Archive for the ‘Performing Arts’ Category

The Prophet of Gelugor answers the Press

Mkini Mob: Bagi comment sikit?

SY: You mau comment? You first suck my dick.

Mob: Will you step down?

SY: Who asked that? Come out! I’ll step on you. I’ll shit on you.

Mob: Will you apologize?

SY: Apologize to stupid assholes? Never!

Mob: Do you have a daughter?

SY: What is it to you? You have one? Give her to me… Bodoh! You tahu saya siapa?


O! Malaiyoo!


Love Jiangshan, you’d love Beauty


West the Yellow River flows
Come, come my Wine
Unless drunk, I shan’t give up

李丽芬: 爱江山更爱美人

爱江山 更爱美人
好儿郎 浑身是胆




Waiting on the West shore for Love

降央卓玛 : 西海情歌



回不到我們的從前 ……


From the West Sea, a Love Song

Since you left
My spirit, too, leaves.
Waiting by the snow mountain,
The road is long
Chill winds scream, as usual.
I take a look…

There is no end in sight.
Like a knife the wind cuts my face.
Shall I wait till the West Sea turns blue?
Not a word from the highlands.

Do you still remember your promise to me?
That you’d never let me miss you,
Yet you follow the wild geese fly far south.
Now, love feels like a kite on a broken string in flight.
I shan’t hold you to your promise,

Still, I wait, in deep sorrow
For the spring’s warmth to return to these snow mountains;
Wait till the snow melts in the highlands
For the goose to return, alone.
But love finds hard to go on, for
I know, it won’t return to the way we were.



Jian who is 一万 li away: Wishing Us Forever

Western pop singers don’t recite poetry. But our Chinese singers do.

Below is 但願人長久 [Wishing Us Forever] by Faye Wong 王菲, the lyrics of which are an exact copy of 水调歌头 [Water Melody: A Prelude], the Song era poem by Su Shi 苏轼 (sometimes pen name Su Dongpu, 1037-1101)

Ci 词 — a sort of ‘free verse’ in modern Western form — is so highly stylized it can be sung. Many of today’s Chinese songs, labelled ‘pop’ by ignorant Anglophile idiots and stupid Malaysiakini editors, are actually ci put to music with the original verses often left intact although they are usually re-titled like the one above.


但願人長久 / 水调歌头

明月幾時有 把酒問青天
不知天上宮闕 今夕是何年

我欲乘風歸去 唯恐瓊樓玉宇 高處不勝寒
起舞弄清影 何似在人間
轉朱閣 低綺戶 照無眠
不應有恨 何事長向別時圓 (月時圓)
人有悲歡離合 月有陰晴圓缺
此事古難全 但願人長久 千里共嬋娟

[In translation, the last few lines.]

People have their grief and joy, togetherness and separation,
The moon, too, may be dark and clear, waxing and waning
Such as it is since the beginning of time.
But, together, we see the beauty of the moon a thousand miles apart.



Hurry! For at the Grassland my Love waits….


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我的爱  答应的。。。



Above, the exquisite and finale begins from roughly 7:30 when the conventional opera is sidelined — it can be inhibiting — and in its stead drama and language seize center stage.

The opera art is still alive everywhere in the Motherland. It has outlasted the Commies, who couldn’t eradicate it.


Confused? Forget then the singing. Pay attention instead to the visual, movements, costumes, stage design, the like.

And note the progression from the classical to the modern, combining elements of the operatic and the rap.


In Defence of Namewee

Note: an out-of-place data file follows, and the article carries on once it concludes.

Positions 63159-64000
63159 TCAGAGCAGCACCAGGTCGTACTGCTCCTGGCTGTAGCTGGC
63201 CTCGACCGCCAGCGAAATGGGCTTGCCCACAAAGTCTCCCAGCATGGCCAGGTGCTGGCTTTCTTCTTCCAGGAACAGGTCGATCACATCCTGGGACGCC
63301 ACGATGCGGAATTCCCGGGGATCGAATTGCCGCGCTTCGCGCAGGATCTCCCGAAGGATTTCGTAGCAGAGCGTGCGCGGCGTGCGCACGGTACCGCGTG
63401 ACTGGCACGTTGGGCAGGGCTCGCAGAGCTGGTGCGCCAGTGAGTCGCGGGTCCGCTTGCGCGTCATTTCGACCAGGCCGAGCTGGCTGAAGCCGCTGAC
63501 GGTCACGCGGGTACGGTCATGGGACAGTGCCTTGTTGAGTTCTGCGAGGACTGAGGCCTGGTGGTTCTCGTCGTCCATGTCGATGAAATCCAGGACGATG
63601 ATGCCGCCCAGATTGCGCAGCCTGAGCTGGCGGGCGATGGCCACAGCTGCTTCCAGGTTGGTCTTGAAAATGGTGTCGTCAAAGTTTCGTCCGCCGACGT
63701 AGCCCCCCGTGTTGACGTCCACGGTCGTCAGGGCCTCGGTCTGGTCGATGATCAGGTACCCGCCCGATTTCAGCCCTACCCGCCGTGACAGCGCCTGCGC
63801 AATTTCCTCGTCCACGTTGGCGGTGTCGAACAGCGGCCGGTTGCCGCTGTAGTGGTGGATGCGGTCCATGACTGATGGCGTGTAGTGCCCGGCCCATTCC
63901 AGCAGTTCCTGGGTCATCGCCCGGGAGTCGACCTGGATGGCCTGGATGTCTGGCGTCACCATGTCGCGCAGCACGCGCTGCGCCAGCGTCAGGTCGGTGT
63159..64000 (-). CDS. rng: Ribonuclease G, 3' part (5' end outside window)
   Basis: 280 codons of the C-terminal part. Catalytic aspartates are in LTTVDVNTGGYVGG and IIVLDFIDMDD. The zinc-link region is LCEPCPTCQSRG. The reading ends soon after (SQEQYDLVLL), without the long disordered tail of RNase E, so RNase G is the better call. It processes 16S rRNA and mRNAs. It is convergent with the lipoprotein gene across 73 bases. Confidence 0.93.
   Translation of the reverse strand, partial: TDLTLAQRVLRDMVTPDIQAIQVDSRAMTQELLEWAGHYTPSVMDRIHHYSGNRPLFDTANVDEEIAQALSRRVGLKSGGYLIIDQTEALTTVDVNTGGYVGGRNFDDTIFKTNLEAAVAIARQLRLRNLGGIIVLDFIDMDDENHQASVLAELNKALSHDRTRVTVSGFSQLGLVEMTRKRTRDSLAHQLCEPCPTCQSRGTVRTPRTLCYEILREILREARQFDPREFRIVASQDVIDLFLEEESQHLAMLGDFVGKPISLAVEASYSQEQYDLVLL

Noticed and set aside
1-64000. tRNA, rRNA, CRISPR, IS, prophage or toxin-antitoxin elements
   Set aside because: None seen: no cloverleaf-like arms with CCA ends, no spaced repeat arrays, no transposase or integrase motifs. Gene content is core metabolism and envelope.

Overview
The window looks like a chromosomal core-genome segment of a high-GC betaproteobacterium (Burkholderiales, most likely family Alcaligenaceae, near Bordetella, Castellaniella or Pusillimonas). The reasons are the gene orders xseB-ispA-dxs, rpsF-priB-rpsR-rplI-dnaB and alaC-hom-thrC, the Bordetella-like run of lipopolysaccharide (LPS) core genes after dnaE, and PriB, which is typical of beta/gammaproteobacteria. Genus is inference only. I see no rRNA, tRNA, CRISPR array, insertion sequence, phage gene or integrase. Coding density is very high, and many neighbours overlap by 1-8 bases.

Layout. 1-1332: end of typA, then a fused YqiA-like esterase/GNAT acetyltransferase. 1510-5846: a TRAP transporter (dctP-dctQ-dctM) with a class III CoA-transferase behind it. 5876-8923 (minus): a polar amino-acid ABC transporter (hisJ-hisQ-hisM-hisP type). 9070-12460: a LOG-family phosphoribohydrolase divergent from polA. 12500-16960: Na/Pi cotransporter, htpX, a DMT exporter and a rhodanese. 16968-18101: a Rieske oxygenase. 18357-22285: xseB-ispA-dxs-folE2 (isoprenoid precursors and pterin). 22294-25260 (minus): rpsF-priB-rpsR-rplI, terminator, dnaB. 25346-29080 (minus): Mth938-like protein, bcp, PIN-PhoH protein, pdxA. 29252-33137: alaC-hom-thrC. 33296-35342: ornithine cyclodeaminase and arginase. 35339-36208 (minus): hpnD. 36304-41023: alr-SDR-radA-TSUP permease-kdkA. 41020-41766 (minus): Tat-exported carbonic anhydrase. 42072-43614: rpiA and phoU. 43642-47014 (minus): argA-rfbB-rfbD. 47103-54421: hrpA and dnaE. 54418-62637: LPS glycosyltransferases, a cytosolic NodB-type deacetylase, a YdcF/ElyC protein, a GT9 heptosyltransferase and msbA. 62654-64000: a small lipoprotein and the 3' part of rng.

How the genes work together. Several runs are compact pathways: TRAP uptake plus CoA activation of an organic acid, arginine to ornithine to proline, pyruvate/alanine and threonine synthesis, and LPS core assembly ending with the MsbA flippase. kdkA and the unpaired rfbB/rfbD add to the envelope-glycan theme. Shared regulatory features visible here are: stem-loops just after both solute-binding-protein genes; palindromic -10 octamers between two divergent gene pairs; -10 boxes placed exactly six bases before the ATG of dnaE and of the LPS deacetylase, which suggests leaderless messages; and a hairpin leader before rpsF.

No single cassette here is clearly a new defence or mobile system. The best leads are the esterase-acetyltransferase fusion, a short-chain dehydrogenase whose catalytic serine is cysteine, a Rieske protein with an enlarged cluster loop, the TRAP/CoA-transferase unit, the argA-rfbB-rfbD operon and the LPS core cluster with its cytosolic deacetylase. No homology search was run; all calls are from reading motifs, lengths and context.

Now, take any of the above and compare it to Namewee’s ‘Oh My God!‘ (clip below). See similar elements? No?

Namewee’s act is a derivative of an ancient art form, adopting a street version, using a modern-day religion theme, then given the rap beat. It is, to us — how shall we say it? — raw and rough, but the man can do whatever he wants with the art. Only a Chinese Malaysian, having lived among Malays and Indians such as Namewee, could produce such a thing. Insult Islam? Oh, my god!

Truth be said: Those arsehole Malaiyoos just want to find a Chinaman to nail so that they now can say, Gotcha! They see Islam purely from their racist standpoint and it has gone to the extent that the police, helping them to justify the racism, then throw in the part about Namewee ‘insulting other faiths’ as well. See, a Daoist filing a police complaint, not just this but anything?

Truly, those motherfuckers. Namewee, stay there, don’t come back; it’s pointless. It doesn’t happen this year, it will happen the next and on and on and on.

Namewee’s own defense, below. Note he’s unapologetic because, really, is he out to malign Islam? Or even any religion? What he say is true: The moment he steps out of Malaysia, he becomes a Malaysian, not a Chinese, and finds himself with an unenviable task of defending and supporting Malays, his childhood neighbors and probably even schoolmates. It’s a thankless task, and this is his reward. Oh, what the fuck: From nothing they can make a mountain.

Is that motherfucker named Helen Ang gloating over this: ‘See, told you so. The Chinese are up to their mischief again.

Fuck them all!



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放弃吧。 放弃

  • JYP
  • 台湾
  • 中国
  • 韩国


来马来西亚。 我们有:

辣死你媽 nasi lemak


黃明志 Namewee


四葉草 Joyce Chu


人情 也有家有爱 rasa sayang


雪 snow


纳吉大哥 很有钱…and Najib Razak, he is very rich.

Tak cukup? Apa lagi you mahu?



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Letter to J.Y. Park, JYP Entertainment Corp.

J.Y. Park, above, also on YouTube

The nine-member TWICE K-pop team. Chou Tzu-yu is in the center. Below, Tzu-yu’s apology which never says specifically for what. There is an official version issued by the Korean JYP Entertainment Corp but the English translation when not atrocious is inaccurate. The one here is not much better in the translation but it’ll have to do.